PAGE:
Do’s and Don’ts When Dealing With Friends’ or Family Members’ Bad Money Habits

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If you’re here reading this financial blog, you’re likely working towards achieving your financial freedom – or at least are interested in learning how to achieve it. 

One of the hardest things you’ll come across on your financial journey is dealing with other people’s financial beliefs and habits. 

It can be hard to pass up on exciting vacation opportunities or tickets to the big game as you work towards paying off debt or building an emergency savings fund when you see your friends doing the complete opposite. While looking through all of their social media pics, you might wonder how they can afford to do so many extravagant activities when you know they’re drowning in debt.

In talking to these friends or family members about their expensive lifestyles and bad financial habits, you might be tempted to go into full lecture mode and tell them all the things they’re doing wrong and how it will eventually ruin their life someday. While that may all be true, is that really the best way to handle the situation?

How many people actually feel inspired to make huge lifestyle changes after being talked down to and made to feel like everything they value is worthless?

So, the next time you run into that friend or family member who you just don’t agree financially with, here are five ways you should and should not handle the situation.

1. DO set an example.

You may not realize it, but when you talk to your friend or family member about how you’re working towards paying off debt or creating a strong emergency fund, they’re listening. They may not agree with how you’re doing it – foregoing extravagant vacations for staycations near home and packing a lunch instead of going out to eat – but they can see what you’re doing. And they are more than likely jealous that you are making strides in becoming financially secure while their debts keep piling up.

Talk openly about your financial choices when asked, but don’t push your ideals upon your friends or family members. Show by example, not by criticizing.

2. DON’T offer unwanted/unsolicited advice.

As much as it makes you cringe to see your friend or family member plan extravagant vacations or buy front-row season passes when you know they have mounting debts to pay, don’t judge. Telling your friends and family members that they’re making terrible financial decisions won’t gain the desired result. You might ruin your relationship or at least ruin any chance of your friends or family members coming to you for financial advice in the future.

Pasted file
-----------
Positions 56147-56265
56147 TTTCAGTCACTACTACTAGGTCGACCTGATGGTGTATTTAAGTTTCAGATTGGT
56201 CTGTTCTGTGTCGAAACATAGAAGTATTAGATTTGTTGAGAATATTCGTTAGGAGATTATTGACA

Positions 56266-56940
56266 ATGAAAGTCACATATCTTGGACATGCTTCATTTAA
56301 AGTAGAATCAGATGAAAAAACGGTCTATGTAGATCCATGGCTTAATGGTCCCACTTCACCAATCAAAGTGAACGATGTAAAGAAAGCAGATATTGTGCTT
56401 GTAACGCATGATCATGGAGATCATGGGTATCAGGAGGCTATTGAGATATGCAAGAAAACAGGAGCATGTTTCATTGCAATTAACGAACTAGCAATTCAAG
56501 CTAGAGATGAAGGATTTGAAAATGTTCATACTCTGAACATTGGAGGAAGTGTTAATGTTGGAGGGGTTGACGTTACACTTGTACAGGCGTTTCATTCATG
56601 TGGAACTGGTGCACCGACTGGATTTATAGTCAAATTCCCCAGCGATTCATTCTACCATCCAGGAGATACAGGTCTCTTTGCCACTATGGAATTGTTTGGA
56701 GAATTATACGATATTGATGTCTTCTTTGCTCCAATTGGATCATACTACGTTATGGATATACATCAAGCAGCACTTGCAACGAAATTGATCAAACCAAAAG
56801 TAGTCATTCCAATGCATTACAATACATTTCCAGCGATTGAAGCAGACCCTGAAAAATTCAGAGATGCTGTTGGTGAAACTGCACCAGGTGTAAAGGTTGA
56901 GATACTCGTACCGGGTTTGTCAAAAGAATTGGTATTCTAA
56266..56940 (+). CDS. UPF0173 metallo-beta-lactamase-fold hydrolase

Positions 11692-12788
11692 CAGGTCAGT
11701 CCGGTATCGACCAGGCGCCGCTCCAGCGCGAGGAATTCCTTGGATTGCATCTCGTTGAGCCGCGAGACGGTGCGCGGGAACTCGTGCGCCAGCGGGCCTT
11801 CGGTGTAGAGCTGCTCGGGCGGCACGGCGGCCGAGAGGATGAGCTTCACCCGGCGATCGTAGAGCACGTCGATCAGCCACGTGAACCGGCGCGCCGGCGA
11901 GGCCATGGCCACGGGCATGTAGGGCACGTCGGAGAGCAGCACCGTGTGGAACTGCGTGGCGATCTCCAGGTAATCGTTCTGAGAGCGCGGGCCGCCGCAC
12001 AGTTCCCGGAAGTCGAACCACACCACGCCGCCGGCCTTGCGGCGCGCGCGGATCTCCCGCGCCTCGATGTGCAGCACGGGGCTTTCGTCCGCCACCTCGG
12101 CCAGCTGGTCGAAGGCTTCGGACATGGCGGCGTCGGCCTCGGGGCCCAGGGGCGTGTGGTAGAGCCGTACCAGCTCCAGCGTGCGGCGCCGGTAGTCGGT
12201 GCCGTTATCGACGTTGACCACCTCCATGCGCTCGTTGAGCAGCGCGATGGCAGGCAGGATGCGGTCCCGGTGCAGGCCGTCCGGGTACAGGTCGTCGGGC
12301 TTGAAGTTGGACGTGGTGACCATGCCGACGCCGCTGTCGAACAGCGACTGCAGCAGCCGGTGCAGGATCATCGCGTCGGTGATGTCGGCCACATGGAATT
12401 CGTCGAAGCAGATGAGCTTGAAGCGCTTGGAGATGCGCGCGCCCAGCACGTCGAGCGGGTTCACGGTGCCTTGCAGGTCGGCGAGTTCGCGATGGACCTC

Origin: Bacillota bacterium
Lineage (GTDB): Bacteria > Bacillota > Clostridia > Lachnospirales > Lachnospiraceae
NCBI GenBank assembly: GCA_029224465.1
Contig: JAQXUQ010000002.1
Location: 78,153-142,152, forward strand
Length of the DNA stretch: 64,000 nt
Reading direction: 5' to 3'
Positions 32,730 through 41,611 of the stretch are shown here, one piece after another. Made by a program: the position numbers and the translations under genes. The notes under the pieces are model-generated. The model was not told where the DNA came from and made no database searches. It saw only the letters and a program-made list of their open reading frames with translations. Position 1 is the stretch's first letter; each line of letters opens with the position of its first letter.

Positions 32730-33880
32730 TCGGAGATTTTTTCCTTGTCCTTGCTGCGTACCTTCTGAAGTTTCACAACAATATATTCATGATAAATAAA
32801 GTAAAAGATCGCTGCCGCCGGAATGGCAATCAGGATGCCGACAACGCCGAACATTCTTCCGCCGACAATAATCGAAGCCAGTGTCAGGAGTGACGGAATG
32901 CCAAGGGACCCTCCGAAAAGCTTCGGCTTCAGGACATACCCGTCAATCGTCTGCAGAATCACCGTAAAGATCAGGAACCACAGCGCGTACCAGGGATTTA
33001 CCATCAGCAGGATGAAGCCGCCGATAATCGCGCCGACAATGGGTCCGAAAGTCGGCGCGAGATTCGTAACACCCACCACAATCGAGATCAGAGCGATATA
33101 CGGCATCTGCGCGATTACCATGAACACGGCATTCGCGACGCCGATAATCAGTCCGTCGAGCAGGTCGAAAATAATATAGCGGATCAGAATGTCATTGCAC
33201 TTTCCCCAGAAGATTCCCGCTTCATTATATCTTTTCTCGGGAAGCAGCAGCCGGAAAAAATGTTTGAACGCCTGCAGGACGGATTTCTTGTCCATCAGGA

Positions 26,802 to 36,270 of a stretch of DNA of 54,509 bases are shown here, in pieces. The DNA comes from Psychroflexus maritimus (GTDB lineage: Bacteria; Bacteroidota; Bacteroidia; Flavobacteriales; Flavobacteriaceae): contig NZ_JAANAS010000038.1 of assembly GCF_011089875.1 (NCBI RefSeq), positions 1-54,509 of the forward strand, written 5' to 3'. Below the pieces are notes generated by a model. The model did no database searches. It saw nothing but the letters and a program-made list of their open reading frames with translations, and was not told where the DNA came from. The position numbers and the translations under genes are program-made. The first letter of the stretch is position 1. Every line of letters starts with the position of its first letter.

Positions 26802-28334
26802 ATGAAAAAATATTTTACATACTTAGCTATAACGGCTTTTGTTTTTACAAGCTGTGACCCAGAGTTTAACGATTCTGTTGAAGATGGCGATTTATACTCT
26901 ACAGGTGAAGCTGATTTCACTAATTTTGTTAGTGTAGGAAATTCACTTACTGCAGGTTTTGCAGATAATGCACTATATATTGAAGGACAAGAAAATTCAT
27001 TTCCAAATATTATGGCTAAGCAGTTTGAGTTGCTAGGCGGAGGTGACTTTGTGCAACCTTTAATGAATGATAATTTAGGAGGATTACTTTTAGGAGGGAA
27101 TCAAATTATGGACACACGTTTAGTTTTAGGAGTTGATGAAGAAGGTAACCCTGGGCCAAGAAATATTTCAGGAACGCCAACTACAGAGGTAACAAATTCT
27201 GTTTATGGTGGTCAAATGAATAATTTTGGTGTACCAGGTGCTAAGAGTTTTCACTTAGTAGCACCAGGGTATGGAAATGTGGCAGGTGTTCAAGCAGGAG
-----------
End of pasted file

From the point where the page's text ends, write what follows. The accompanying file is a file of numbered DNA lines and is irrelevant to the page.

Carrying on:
3. DO hold firmly to your convictions.

Budgeting and financial planning aren’t always the most exciting ways to spend your time. When you’re focused on reducing expenses to pay off debt or build your savings account, it can sometimes feel like there’s no room for anything fun. It can often be hard to see your friends or family members making these choices because, in some way, you might be a little jealous of that carefree attitude. It might be tempting to throw away all your financial goals and values for a little fun in the sun with your friends and family.

However, you should remember that you can save money and have some fun. Go ahead and plan a fun reward for when you achieve a certain financial goal. For example, you could buy a new dress when you pay off one of your credit cards. Or you could treat yourself to a football game when you reach a certain amount in your savings account. Having fun rewards along the way to your financial freedom will help motivate you to keep going when it seems too daunting to keep going.

4. DON’T let it ruin your relationship.

It can be hard to be friends with someone who has such different financial values. It can be frustrating to agree upon a fun activity to do together when one wants to go big while the other wants to stay close to home. However, don’t let your financial differences ruin the relationship you’ve built. Find a way to meet in the middle and do something you can both agree upon. Or just avoid the subject of finances altogether. Talk about other things you both enjoy and build your relationship in other areas like your taste in music or a sport you both love.

5. DO respond with love.

If you try not to judge or show judgement towards your friends or family members while they make financially questionable decisions, they will know where to turn to if they ever decide they need help. If you help your friends or family members feel loved and supported no matter what they choose to do, they will trust your opinion when/if they ask for it. 

Ultimately, it’s up to them to decide what to do with their money. Just as you’re responsible for your own financial decisions, they are responsible for theirs. In most cases, people have to hit rock bottom before they realize they’re on the wrong path and are willing to make a change for the better. The best thing you can do is to be supportive and love them no matter what.

What did you do when you saw a friend or family member make a bad financial decision? How did you respond? We’d love to know. Share your own experience in the comments below.

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